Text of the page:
With hand held shots taken a slow shutter speeds there's always degree of chance involved. Sometimes you're able to hold the camera more steadily than others and the results, even in shots taken at the same time in the same conditions with the same shutter speed can vary. Over a series of shots taken in low light conditions both with Electronic VR enabled and disabled, however, the ones using Electronic VR were consistently better. But it remains no substitute for a true optical or sensor-shift solution.

If you are shooting in low light and want to maximise your chances of getting a camera-shake-free result, we'd recommend using the S3000's Best Shot Selector (BSS) feature, which takes up to ten shots while the shutter is held down, then saves the sharpest one.


The COOLPIX S3000 has an AF system which automatically switches from nine-area to face detection when a person comes into view. In low light an AF assist lamp located on the top left corner of the front panel illuminates. The autofocus works swiftly and accurately in all kinds of conditions including low light and usually gets a lock in well under a second.

When faces are detected in the frame the S3000 locks focus on them. The first face, on which the focus is prioritized, is framed with a double yellow border and other faces, up to twelve in total, are framed with a single border. Generally the face detection performance is variable. In the right conditions – good light and people reasonably close to the camera – it works well, but poor light, distance to the subject, hats, and profile views all compromised its performance to varying degrees. You can always turn it off in the menu system if you prefer. The AF area mode option provides other options including central and manual focussing – in which you choose from one of 99 focus regions within the frame.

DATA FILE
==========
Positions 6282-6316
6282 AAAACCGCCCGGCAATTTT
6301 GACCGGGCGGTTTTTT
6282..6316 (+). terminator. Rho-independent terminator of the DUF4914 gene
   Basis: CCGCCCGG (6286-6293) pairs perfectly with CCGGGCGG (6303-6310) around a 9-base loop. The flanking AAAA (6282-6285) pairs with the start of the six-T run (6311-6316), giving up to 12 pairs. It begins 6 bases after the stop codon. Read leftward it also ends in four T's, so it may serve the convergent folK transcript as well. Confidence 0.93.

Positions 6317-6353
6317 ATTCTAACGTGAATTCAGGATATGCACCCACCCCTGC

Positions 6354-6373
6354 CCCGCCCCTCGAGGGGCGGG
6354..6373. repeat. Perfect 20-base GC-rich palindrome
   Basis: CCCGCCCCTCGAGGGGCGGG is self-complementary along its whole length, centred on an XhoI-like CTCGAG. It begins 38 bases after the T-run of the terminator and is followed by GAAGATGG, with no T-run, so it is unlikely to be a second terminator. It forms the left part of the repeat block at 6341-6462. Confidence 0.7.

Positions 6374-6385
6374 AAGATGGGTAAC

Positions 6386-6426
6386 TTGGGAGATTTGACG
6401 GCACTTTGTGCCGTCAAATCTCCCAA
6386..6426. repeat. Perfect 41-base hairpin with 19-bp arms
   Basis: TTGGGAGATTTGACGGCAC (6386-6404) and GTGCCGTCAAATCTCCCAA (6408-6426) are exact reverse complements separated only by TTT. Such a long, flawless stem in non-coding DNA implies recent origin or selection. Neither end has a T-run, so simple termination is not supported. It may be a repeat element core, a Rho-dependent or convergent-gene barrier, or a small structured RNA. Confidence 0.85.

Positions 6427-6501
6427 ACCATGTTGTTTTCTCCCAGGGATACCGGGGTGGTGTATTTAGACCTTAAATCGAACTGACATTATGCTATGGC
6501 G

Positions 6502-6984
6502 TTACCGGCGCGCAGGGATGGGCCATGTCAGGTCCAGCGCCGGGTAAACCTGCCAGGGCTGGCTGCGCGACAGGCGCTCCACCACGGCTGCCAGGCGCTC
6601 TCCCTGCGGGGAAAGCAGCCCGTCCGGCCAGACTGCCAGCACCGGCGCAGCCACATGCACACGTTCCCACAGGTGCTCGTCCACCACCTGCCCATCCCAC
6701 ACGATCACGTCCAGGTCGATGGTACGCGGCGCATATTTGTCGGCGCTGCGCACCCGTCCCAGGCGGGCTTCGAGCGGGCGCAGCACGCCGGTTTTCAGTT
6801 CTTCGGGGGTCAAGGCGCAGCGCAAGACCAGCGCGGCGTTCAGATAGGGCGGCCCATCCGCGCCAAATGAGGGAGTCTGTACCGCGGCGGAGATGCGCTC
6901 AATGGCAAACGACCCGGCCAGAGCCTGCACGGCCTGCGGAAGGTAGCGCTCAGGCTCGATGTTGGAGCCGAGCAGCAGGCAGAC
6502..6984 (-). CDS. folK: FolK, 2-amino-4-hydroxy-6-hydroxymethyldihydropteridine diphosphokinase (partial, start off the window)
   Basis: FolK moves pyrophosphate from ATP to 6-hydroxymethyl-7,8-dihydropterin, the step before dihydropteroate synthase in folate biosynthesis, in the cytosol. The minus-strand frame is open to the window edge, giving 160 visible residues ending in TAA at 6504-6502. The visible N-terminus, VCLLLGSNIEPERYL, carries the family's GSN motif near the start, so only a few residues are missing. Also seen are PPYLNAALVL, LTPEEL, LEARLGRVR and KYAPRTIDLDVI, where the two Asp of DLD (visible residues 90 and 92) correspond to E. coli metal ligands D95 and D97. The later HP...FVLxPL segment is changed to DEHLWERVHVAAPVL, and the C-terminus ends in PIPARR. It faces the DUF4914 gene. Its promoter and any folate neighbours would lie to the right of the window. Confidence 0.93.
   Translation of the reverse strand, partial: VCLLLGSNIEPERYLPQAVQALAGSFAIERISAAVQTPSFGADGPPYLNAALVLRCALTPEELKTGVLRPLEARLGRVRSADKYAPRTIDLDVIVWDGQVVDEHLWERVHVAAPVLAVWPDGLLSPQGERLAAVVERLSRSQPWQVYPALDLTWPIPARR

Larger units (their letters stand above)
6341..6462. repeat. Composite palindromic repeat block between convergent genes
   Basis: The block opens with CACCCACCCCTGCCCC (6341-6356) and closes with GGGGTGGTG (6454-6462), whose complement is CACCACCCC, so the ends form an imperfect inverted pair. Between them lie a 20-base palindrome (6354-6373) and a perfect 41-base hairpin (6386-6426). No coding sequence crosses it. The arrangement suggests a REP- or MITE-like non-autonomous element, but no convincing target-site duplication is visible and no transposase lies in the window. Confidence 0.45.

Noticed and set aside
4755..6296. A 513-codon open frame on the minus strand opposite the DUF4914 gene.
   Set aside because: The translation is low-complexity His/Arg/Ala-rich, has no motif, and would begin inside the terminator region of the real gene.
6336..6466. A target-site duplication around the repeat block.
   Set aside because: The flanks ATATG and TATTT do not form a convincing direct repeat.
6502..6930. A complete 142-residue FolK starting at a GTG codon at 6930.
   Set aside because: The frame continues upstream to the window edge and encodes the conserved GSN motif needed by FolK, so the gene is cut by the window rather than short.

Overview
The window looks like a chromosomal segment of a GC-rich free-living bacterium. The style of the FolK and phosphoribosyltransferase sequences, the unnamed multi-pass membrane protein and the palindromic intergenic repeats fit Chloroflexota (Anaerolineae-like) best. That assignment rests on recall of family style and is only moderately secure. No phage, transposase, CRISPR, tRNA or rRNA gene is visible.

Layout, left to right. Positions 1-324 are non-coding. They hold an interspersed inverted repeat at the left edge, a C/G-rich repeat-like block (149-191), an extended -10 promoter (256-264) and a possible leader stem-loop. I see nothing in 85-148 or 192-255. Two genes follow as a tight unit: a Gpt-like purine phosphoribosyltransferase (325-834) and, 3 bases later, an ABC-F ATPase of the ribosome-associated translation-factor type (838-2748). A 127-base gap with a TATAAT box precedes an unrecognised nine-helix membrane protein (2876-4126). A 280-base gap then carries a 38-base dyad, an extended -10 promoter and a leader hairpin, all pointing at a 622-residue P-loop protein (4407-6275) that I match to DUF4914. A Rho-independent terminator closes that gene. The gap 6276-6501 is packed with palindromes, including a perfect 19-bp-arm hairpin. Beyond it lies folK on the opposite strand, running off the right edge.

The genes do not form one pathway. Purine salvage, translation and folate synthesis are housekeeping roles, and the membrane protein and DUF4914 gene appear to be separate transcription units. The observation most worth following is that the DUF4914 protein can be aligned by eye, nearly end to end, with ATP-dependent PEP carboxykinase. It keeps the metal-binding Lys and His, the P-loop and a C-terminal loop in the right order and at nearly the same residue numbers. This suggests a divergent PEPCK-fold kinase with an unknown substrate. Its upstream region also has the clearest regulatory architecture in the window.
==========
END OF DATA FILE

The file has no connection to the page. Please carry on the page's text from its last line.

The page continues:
In default autofocus mode the camera doesn't focus until you half-press the shutter release. Changing this to full-time AF forces the camera to focus continually and lock the focus when the shutter release is pressed, a useful option for sports photography or any other situation with constantly moving subjects.

The COOLPIX S3000's 2.7in screen has 230 thousand pixels and provides a reasonably bright, contrasty and saturated view – as long as you're looking directly at it. It has a very poor angle of view particularly in the vertical plane. Tilt the camera more than 20 degrees or so and the view deteriorates markedly. The side to side view is better so if you're reviewing shots while friends are looking over your shoulder it may not be such a problem. Like that on the Sony Cyber-shot W310, the S3000's screen simply isn't up to the standard of that on the Canon IXUS 105 / SD1300 IS.